Currently, landlords can use a Section 21 notice to evict their tenants after a fixed term tenancy (with a written contract) ends or during a tenancy with no fixed end date (a ‘periodic’ tenancy). The landlord uses this to begin the process of repossession and they do not need to provide a reason why they wish to do this. This is why it is also known as a ‘no-fault’ eviction.
However, landlords have used Section 21 to evict tenants when the tenant is at fault (such as in cases of antisocial behaviour or rent arrears).
Research has found that 83% of landlords who used Section 21 had done so due to tenants not paying rent, and over half had used it when their tenants regularly displayed antisocial behaviour.
But why are landlords doing this when we have Section 8, which was created for such cases? Many say it is because this type of eviction is a costly, time-consuming and grounds-based court process.
A royal farewell to Section 21
Despite criticism, the government is set to abolish Section 21, as announced by the Queen in her December 2019 speech.
In its place, a Renters’ Reform Bill has been presented, which the government says will “Introduce a package of reforms to deliver a fairer and more effective rental market.”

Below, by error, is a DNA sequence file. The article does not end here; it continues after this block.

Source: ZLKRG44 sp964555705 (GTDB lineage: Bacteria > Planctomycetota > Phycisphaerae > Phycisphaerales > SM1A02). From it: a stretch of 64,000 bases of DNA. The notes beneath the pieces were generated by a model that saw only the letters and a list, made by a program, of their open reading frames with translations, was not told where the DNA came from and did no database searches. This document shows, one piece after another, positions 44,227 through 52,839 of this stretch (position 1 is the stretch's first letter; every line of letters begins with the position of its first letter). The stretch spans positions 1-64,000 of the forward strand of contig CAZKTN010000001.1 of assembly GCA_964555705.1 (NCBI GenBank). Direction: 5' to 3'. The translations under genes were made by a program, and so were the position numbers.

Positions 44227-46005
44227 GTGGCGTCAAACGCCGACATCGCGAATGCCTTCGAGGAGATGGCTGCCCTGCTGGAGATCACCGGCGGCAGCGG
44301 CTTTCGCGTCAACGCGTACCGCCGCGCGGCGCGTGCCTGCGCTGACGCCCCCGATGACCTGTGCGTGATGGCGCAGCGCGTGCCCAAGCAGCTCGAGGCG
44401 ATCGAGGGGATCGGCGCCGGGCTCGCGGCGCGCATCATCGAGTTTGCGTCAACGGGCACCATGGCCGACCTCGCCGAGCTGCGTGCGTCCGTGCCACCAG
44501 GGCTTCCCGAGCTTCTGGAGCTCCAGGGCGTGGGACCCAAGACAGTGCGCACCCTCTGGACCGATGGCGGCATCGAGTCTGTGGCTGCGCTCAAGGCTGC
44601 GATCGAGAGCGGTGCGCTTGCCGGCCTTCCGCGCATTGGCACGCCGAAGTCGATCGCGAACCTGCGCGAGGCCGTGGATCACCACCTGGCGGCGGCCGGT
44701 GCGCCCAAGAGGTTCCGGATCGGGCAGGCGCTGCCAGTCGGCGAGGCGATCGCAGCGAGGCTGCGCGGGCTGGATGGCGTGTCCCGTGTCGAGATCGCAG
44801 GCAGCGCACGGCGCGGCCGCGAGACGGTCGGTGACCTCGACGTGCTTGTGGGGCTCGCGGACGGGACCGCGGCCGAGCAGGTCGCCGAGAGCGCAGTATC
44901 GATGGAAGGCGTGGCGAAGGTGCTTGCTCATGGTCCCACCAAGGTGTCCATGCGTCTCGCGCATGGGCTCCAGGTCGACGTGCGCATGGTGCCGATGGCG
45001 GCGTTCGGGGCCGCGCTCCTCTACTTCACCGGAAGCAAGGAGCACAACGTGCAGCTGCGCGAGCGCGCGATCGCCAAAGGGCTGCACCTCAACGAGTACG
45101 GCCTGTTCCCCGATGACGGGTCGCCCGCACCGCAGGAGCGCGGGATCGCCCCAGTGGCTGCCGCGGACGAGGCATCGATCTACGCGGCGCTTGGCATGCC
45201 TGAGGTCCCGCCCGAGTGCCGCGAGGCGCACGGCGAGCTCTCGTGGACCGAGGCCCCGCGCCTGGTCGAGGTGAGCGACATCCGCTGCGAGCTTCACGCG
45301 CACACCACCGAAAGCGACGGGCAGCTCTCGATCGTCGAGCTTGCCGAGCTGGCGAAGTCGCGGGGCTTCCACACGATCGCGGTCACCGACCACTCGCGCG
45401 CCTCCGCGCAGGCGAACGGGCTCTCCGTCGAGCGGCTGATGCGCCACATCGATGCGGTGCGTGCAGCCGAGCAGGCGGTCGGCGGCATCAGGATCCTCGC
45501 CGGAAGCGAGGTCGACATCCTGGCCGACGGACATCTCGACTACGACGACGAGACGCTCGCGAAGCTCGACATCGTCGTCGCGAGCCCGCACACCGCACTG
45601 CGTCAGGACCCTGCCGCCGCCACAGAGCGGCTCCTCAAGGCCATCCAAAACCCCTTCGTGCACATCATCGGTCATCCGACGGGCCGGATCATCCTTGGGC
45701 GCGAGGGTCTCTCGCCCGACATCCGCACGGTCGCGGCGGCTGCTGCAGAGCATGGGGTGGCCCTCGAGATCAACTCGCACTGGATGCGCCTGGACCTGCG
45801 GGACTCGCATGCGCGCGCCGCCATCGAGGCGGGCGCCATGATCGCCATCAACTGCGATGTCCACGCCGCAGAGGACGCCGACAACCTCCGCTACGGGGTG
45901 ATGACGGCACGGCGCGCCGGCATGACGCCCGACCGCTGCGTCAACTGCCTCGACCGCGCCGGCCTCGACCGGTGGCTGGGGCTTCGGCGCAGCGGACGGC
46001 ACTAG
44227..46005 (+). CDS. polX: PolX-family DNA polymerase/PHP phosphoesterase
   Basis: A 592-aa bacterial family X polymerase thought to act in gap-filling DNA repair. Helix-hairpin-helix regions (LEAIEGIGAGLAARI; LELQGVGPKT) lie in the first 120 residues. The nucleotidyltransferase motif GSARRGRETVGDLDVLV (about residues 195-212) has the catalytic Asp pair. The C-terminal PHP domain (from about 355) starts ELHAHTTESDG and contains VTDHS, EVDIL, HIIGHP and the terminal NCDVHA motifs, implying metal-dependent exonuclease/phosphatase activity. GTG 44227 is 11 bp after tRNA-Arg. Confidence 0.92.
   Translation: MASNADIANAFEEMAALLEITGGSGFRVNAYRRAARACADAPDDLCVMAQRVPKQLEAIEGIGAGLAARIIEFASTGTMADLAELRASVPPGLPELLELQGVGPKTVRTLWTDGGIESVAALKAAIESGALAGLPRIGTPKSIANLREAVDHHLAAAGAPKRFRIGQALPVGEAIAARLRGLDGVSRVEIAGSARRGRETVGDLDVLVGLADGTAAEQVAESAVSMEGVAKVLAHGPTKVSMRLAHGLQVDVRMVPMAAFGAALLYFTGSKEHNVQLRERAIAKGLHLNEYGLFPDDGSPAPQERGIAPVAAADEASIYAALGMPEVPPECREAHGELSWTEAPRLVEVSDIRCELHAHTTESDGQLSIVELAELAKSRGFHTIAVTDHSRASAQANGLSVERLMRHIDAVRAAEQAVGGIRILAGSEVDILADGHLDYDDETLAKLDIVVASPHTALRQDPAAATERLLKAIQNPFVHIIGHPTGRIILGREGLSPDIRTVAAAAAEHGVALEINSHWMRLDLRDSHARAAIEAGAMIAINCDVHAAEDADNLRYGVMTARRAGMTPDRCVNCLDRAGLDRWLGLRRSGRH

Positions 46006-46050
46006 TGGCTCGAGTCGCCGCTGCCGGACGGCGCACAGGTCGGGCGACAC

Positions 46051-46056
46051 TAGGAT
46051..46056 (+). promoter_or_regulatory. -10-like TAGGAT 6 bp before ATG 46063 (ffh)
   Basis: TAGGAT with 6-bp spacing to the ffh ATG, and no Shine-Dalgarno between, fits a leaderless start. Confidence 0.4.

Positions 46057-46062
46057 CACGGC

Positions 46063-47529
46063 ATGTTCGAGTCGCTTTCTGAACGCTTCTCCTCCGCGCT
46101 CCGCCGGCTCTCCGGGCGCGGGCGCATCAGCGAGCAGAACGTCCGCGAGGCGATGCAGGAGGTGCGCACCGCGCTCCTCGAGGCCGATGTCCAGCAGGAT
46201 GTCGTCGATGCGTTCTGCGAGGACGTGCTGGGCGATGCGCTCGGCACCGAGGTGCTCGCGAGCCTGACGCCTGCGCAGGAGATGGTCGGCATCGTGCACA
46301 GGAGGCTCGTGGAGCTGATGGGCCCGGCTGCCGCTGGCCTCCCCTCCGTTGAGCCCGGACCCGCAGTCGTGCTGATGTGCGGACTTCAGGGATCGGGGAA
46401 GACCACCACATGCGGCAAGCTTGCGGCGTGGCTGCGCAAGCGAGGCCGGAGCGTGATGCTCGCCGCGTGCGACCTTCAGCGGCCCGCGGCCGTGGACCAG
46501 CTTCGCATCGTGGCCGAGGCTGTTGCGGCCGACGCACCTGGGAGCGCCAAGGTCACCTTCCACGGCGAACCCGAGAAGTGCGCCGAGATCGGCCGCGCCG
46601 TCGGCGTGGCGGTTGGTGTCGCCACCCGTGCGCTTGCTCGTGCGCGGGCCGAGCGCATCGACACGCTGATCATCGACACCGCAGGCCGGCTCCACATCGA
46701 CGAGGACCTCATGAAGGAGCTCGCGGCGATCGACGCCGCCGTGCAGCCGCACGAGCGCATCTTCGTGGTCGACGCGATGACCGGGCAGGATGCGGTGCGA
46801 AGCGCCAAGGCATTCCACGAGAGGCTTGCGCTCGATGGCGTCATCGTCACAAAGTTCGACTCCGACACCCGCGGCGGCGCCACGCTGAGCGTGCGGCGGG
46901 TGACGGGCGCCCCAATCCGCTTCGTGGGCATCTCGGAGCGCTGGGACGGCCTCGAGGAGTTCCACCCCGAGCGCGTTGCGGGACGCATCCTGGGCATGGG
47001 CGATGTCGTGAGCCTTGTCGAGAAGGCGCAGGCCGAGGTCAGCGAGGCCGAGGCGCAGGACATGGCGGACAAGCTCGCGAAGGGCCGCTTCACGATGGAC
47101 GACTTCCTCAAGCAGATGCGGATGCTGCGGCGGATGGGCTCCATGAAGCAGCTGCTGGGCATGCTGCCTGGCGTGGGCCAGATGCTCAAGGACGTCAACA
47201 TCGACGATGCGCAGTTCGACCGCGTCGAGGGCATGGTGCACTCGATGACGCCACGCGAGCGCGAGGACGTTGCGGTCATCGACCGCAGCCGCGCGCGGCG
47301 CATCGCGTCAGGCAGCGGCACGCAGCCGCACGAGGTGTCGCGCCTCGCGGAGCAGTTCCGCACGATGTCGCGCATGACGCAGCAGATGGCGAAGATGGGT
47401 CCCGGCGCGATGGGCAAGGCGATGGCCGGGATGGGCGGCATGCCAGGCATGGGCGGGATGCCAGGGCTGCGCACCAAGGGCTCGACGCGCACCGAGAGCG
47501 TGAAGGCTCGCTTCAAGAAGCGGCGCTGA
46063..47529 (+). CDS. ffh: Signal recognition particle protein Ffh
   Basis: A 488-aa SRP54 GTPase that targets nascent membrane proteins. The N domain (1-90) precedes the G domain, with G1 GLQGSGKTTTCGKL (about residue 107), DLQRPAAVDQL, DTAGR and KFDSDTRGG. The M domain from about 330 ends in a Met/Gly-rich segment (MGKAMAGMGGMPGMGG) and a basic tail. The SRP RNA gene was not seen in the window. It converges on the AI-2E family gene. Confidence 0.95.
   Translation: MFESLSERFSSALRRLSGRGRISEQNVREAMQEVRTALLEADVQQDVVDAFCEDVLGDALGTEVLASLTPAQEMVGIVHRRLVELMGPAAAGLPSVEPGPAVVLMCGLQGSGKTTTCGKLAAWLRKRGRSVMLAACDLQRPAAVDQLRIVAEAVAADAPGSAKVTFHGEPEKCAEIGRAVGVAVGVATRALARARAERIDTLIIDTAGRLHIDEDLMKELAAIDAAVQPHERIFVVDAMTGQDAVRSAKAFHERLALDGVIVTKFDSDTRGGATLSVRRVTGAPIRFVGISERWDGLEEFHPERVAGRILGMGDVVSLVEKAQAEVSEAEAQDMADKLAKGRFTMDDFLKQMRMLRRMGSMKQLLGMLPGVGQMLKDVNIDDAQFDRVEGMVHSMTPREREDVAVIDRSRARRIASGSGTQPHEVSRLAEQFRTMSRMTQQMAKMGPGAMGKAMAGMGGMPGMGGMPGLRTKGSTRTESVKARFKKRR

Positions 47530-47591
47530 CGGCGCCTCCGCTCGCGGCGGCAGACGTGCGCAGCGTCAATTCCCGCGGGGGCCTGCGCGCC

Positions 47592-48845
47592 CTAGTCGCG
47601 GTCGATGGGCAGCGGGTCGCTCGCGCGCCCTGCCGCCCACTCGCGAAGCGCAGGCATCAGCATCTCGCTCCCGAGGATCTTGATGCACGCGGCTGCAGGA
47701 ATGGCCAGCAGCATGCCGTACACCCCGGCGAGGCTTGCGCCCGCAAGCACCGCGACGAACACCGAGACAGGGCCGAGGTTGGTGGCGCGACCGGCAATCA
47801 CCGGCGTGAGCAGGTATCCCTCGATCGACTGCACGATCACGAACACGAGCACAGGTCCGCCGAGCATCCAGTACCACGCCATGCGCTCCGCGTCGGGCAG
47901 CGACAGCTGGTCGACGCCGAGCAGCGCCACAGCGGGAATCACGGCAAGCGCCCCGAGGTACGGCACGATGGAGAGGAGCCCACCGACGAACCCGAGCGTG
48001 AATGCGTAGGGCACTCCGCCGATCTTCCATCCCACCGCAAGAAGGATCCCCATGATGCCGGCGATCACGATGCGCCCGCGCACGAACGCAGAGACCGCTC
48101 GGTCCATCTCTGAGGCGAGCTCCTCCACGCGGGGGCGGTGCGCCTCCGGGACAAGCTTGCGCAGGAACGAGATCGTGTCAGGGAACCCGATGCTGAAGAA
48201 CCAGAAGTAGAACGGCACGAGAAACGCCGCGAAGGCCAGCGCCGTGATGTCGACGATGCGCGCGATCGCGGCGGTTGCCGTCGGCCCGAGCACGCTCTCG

What does the Bill include?
The headlines include: abolishing the use of ‘no fault’ evictions and reforming the grounds for possession; and giving landlords more rights to gain possession of their property through the courts where there is a legitimate need for them to do so by reforming current legislation (which includes improving the process so that landlords can get their property back quicker).
For renters, the Bill outlines a new lifetime deposit that would mean they would not need to save for a new deposit every time they move; and new measures to expose rogue landlords and property agents in order to improve standards, and empower tenants to make more informed choices about who they rent from.
According to the National Landlords Association, 6,500 landlords and agents surveyed said they would sell some or all of their rental properties after hearing that Section 21 is set to be abolished. This would have great consequences for landlords and tenants alike.
Chris Norris, Director of Policy and Practice at the National Landlords Association, says: “The court system has been in dire need of reform for a long time, so we’re happy to see action on this. Any improvements to this system need to be in place, properly funded and fully functional before the government even contemplates changes to section 21.”